The boy opened the bag and examined the contents. "He's telling the truth, Dennis," he said, holding it up so that his companion could have a look.
"So you're a doctor, are you?" Dennis said.
Clay nodded. "Among other things."
"I've the greatest respect for the profession," Dennis told him. "On another occasion, I'd let ye pass, but these are hard times, and at least you'll have the satisfaction of knowing your money is going to a good cause." He nodded to the boy. "See what else ye can find."
Clay thought of the hundred gold sovereigns hidden inside his spare tiding boots at the bottom of the leather travelling trunk and sighed. He slid one foot forward tentatively, ready to grab for the shotgun when the tight opportunity presented itself.
At that moment, a cry sounded from somewhere nearby, that was immediately followed by the flat report of a rifle, muffled by the rain. The bullet dented the ground beside the coach. Dennis cursed, trying to control his frightened horse with one hand, as he turned and looked behind him.
Several riders were plunging down the hillside toward them, and Dennis turned and menaced Clay with the shotgun. "Up with you, Marteen," he said to his companion.
The boy swung a leg over the broad back of his mare and dug his heels into its sides. Without a word, Dennis followed him. They splashed across the stream and broke into a canter on the other side, disappearing like shadows into the mist.
Joshua scrambled down to the ground and leaned against the coach while he mopped his damp face with a handkerchief. "Colonel, what kind of a country is this?"
Clay shrugged. "Everything that lawyer told me in Galway must be true. I thought he was exaggerating." He grinned. "Don't tell me an old campaigner like you were frightened?"
"I stopped being frightened after Pittsburgh Landing, when we rode into that Yankee Artillery regiment in the dark and you bluffed our way right out again," Joshua told him. "I was only worried in case you tried something silly."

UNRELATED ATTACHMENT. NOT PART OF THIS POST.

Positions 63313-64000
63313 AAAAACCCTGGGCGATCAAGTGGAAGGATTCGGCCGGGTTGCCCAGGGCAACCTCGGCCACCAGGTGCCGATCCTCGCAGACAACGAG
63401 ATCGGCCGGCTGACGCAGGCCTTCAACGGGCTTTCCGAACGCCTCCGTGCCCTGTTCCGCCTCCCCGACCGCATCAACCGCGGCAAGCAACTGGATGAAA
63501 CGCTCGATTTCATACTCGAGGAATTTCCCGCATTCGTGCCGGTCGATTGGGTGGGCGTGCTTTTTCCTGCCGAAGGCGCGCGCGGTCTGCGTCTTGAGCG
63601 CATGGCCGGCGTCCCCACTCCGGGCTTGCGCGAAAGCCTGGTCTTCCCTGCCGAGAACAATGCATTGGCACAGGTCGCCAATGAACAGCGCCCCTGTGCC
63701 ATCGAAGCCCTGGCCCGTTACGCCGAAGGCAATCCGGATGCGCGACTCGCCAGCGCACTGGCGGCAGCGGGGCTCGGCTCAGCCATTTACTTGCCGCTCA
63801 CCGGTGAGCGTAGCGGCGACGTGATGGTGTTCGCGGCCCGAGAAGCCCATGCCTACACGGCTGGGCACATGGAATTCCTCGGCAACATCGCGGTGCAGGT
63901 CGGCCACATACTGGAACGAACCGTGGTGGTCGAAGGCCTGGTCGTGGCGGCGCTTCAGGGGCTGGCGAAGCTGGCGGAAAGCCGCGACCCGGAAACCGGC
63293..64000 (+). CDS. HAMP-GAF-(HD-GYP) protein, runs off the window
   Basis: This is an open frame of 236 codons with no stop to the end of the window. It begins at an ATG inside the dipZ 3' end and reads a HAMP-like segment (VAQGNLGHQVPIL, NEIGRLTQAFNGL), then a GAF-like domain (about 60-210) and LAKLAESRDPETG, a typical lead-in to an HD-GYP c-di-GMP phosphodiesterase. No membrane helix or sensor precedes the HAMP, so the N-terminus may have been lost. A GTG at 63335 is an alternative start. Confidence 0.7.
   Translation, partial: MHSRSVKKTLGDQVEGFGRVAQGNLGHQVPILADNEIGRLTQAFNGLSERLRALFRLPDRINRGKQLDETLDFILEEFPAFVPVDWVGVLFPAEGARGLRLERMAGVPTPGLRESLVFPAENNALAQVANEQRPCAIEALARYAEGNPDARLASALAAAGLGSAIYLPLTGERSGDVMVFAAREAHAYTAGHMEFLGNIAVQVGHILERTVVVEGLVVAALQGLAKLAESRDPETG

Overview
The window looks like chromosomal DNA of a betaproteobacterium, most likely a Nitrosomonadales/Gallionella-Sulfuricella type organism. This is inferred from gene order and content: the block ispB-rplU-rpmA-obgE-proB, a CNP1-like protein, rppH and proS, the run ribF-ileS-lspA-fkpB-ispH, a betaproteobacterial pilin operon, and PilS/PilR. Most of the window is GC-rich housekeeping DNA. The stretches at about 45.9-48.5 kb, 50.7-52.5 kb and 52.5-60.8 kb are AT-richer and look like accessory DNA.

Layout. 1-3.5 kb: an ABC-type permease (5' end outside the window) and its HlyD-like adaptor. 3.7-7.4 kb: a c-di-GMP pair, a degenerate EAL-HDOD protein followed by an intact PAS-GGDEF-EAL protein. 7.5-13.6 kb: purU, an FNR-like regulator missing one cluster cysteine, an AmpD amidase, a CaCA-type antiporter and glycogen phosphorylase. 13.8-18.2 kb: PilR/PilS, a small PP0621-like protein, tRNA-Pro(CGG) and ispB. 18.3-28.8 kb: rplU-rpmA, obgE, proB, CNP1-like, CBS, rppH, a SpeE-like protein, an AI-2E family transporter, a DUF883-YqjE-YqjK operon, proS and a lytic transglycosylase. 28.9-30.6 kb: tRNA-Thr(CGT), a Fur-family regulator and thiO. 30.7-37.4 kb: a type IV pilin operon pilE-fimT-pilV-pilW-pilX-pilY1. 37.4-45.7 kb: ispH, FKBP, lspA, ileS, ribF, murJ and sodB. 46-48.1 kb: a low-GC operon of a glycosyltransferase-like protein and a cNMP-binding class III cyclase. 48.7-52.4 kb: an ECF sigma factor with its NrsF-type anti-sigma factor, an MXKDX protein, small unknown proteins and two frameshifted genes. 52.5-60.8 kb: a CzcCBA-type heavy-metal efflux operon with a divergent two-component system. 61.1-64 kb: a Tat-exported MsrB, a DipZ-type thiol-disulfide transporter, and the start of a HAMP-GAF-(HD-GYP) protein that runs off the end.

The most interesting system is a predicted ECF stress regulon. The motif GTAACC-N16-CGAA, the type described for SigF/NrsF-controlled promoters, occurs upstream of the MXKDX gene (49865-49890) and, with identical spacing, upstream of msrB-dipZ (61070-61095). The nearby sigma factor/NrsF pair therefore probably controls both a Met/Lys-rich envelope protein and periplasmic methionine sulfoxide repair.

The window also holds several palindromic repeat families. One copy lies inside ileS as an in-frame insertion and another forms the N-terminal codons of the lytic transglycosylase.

"I must admit I was thinking about it," Clay said.
Joshua snorted. "Then that shot came just in time to save you from getting your fool head blown off."
At that moment, the riders who had been making their way down the hillside reached the coach. Three of them galloped straight across the stream without stopping and disappeared into the mist on the other side. The fourth reined in his horse and dismounted.
He was in his early thirties, thickset and muscular, in muddy jackboots and tweed riding coat, his mouth cruel in a pale face. Clay disliked him on sight.
The man glanced curiously at Joshua and touched the brim of his hat briefly with his riding crop. "Colonel Fitzgerald?" Clay nodded and he went on, "It seems we arrived not a moment too soon. My name is Burke. I'm Sir George Hamilton's agent. He heard you had arrived in Galway yesterday and sent me to meet you. Did you receive his letter safely?"
Clay nodded. "It was waiting for me when I visited my uncle's lawyers yesterday." He smiled ruefully. "A pity you didn't arrive five minutes sooner. I'd have been fifteen sovereigns and a gold watch the richer. Have you any idea who they were?"
Burke shrugged. "The country is swarming with such rogues. If we catch them, they'll tell the judge they were true patriots collecting funds for the organization and damn the Queen's eyes in the same breath."
"I see," said Clay. "Do these men belong to this Fenian Brotherhood I heard so much about in Galway?"
"Fenians, Moonlighters, Ribbonmen." Burke shrugged. "There are several of these secret societies, all hell-bent on setting Ireland free, as they call it." The rain continued its steady monotonous downpour and he went on briskly, "But this is no place for a conversation, Colonel. Sir George is hoping you'll spend the night with him. If you'll get back in to your coach, I'll lead the way."
Clay shook his head. "That's very kind of him, but I prefer to go on to Claremont tonight. Is it far from here?"
"Drumore is another four miles along the road," Burke told him. "Claremont is about a mile the other side of it." He seemed to hesitate, a slight frown on his face and then went on, "You'll find cold comfort there tonight, Colonel, and that's a fact. The house isn't fit for man nor beast."
"But I understand my uncle was living in it until his death," Clay said. "Surely it can't have deteriorated to such an extent?"
"But you're forgetting about the fire," Burke said.
Clay shook his head. "No, the lawyers gave me full details. I understand the damage was extensive."
Burke nodded. "Most of the house went. Your uncle lived in the west wing for the last six months of his life. It was the only part left with a roof."